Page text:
The total now is seven. They were part of the 12-car Big One on Saturday before more than 100,000 spectators in Tennessee. Meanwhile, Burton can now count six incidents apiece with Todd Gilliland and Corey LaJoie. Somehow, Gilliland and LaJoie shared just one accident in common until Bristol.

Is the analysis perfect? No. For starters, two cars going onto the gravel off a road course on a 60-mph corner isn’t the same as five cars being towed to the garage after a 10-car wreck at Talladega. But Diandra Leslie-Pelecky’s research is a nice start to understanding which cars run together for multiple laps at a time (and wreck together) even when their average starts and finishes vary.

Her identifying many of the drivers in the one notable incident at Bristol over the weekend validates work done on short notice.

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RELATED: The Foe Chase Elliott Considers Too Tough to Beat Isn’t Another NASCAR Playoffs Competitor

Dr. Diandra Diagnoses the NASCAR Cup Series Drivers Most Likely to Bump Into Each Other (2024)


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Richard Petty

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Kyle Busch tops the list as the highest-paid NASCAR driver of 2024. Busch earns $16.9 million driving for Richard Childress Racing. For the 38-race season, that equates to $444,736 per race. On a track like the Daytona 500 which is 200 laps, Busch earns $2,223 per lap.

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Across the 68-year history of NASCAR's top series, no one else has come close to 10 straight. The next best number is five straight and, perhaps not surprisingly, Petty is one of the drivers who hit that figure. He won five in a row in 1971, as did Bobby Allison.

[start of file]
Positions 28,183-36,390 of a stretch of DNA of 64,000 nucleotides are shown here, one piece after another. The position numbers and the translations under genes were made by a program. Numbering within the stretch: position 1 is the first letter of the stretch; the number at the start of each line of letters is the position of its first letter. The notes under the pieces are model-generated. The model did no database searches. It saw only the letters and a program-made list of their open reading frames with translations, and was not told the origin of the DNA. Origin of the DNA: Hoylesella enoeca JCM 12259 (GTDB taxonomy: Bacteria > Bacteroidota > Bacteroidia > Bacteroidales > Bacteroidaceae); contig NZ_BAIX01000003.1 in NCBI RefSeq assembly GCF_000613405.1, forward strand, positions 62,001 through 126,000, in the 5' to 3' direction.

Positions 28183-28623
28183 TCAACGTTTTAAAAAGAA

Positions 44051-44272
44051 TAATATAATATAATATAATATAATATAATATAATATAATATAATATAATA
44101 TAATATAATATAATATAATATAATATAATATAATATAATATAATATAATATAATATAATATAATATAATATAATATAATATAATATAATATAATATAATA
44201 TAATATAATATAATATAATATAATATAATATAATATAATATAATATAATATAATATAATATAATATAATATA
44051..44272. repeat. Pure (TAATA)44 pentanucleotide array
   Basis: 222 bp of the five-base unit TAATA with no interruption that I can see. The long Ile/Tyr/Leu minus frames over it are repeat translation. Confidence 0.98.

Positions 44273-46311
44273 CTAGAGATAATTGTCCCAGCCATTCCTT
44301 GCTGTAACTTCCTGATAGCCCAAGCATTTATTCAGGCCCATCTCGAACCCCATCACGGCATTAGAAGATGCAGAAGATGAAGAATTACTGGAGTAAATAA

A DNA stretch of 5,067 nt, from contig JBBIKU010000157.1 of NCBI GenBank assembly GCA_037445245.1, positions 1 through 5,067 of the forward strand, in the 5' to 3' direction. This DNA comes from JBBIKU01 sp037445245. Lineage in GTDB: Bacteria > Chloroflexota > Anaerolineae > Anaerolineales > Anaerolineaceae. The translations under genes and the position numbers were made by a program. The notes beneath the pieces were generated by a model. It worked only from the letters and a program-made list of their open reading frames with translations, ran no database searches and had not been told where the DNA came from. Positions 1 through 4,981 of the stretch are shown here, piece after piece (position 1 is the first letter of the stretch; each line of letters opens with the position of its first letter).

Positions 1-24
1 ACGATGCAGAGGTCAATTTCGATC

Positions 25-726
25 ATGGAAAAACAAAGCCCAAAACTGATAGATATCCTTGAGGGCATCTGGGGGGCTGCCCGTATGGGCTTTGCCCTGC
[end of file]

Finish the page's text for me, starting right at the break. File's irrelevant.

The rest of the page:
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Approximately, a NASCAR driver makes $112,038 per year. Development drivers earn approximately $50,000 per year.

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1. Dale Earnhardt Jr. With an approximate net worth of $300 million as of 2023, Dale Earnhardt Jr. is regarded as one of the wealthiest NASCAR drivers. His racing journey commenced in the late 1990s, propelling him to legendary status within the racing community.

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Richard Petty holds the record for most wins in NASCAR Cup Series history at 200, while Kyle Busch leads active drivers at 63. Every driver that currently competes full-time at the Cup level has been highlighted in bold, while part-time drivers have been italicized.

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Top-10 List: Car Owner Wins
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1. Richard Petty, 1967. The seasons may have been longer back then, but by winning 27 of 48 races that he entered, Petty had by far the most dominant full season at NASCAR's highest level.

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While a number of drivers have won multiple championships, three are in a league (or lane) of their own: Richard Petty, Dale Earnhardt, and Jimmie Johnson. Each has won seven times. In addition, Petty is considered the most successful driver in NASCAR history, having won 200 career Cup Series races.

Was Dale Earnhardt better than Richard Petty? ›

Though they raced against each other more than 400 times between 1975 and 1992, with Earnhardt scoring the better finish in 274 of 415 races. Earnhardt won 52 of those races, Petty just 15. It should be easy to claim Earnhardt as the better of the pair based on those numbers.